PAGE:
Taipei City’s Experiment: The Wireless City – 2007

Ron Brownlow in the Taipei Times writes about the challenges facing Taipei City’s WiFi company, Wifly. Taipei Times also covered this on January 19th.

Taipei City government may have rolled out plenty of WiFi stations, but the take-up rate has been less than enthusiastic…. So why aren’t people using Wifly?

The article attempts to answer the question:

  1. it’s quite expensive for Taipei,
  2. outdoor usage in summer and winter is not comfortable,
  3. there are multiple ways now to access the Internet via mobile phone service, in-home Internet and cable television accounts.
  4. WiMax isn’t available yet here.
  5. there’s no Ipod/MP3/PDA device that could stimulate such interest
  6. there are competitive local alternatives: Free-Up, Coffee shops offer free access to clients, etc.

However, despite the problems that face WiFly in Taiwan, I do see a wonderful future as wireless connections will replace a lot of fixed connections, it offers additional mobility advantages, and will allow easy connections for a variety of devices, not just pcs and mobile phones, provided stimulus comes from a must have device of some sort. Right now, it’s a hotchpotch of devices, with nothing really compelling – (Iphone?)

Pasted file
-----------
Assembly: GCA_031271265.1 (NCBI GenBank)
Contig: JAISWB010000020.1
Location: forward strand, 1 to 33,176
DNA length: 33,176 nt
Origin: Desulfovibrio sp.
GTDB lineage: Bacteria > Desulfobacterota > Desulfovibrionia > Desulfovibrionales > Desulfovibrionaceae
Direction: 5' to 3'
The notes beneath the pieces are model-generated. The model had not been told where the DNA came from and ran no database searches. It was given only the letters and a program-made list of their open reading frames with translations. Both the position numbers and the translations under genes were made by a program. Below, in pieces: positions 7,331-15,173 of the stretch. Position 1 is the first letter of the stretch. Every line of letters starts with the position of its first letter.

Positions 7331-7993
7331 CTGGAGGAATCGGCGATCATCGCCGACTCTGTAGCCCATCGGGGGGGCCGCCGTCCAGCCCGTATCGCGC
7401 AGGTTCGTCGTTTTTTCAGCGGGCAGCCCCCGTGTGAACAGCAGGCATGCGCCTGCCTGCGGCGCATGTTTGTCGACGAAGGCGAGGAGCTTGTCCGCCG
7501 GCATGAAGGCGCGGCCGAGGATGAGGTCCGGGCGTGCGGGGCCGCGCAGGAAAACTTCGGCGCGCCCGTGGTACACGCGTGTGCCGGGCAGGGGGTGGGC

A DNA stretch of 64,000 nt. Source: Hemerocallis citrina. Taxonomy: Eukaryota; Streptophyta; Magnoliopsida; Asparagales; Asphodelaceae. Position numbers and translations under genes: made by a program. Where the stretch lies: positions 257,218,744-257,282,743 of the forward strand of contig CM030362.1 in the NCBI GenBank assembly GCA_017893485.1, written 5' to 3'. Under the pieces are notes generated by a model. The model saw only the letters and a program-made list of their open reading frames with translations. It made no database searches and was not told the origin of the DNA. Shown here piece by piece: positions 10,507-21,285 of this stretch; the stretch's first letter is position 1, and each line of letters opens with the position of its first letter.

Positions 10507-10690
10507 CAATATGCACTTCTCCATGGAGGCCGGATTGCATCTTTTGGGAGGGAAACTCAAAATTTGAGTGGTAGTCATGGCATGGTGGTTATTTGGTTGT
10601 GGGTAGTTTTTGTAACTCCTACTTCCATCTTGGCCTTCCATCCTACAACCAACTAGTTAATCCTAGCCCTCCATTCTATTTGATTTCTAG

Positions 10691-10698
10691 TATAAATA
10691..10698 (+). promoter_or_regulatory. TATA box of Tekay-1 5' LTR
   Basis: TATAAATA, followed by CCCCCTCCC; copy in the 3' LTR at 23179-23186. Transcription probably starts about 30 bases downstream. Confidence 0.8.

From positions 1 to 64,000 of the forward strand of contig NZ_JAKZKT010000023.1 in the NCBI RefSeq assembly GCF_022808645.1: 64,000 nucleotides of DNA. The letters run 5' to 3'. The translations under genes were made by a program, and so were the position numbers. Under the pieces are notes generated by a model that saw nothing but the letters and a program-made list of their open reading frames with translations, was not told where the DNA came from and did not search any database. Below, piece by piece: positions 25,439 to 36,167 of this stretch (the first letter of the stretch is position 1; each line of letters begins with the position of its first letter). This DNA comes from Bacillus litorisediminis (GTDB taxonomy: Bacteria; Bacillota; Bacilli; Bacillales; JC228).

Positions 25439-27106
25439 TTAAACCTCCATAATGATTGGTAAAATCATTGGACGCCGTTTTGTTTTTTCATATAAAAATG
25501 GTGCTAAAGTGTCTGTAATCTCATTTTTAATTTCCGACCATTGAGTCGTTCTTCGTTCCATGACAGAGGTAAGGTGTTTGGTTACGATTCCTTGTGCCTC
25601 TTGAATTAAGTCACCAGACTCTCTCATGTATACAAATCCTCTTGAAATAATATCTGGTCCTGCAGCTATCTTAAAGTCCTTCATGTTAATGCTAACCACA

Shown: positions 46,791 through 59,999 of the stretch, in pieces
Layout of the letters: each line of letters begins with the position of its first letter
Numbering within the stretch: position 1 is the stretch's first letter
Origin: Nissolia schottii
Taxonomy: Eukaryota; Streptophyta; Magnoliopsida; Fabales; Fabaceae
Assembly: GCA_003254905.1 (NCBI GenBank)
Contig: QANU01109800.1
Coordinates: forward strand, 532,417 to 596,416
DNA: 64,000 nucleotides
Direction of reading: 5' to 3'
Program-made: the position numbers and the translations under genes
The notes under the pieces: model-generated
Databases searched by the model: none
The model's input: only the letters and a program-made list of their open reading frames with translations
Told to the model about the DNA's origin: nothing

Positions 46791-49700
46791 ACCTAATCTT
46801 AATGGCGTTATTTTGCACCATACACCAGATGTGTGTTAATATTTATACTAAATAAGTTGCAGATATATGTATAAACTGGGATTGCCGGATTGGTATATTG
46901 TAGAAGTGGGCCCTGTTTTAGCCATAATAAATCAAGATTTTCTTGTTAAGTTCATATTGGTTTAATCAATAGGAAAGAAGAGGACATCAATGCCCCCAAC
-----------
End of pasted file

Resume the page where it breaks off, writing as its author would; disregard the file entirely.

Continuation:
But for people who work on the ‘go’ such as John Chow, wireless internet should prove a tremendous boon because it will liberate you from much of the drudgery of traditional office work. I do think the challenge in that case will be simply to create and have access to your data on the go, instead of it all being stored in a hard disk at home or office.

Some form of online storage will be necessary, at least for important work files. I can’t imagine the form taking WebDAV as a standard, but I don’t see how Google Office will help either, since much of our data will need to be available in a variety of formats, not just the typical Office formats. Formats such as databases, picture formats, video formats, audio formats, presentations, emails, addresses, etc..

Wonder when, though?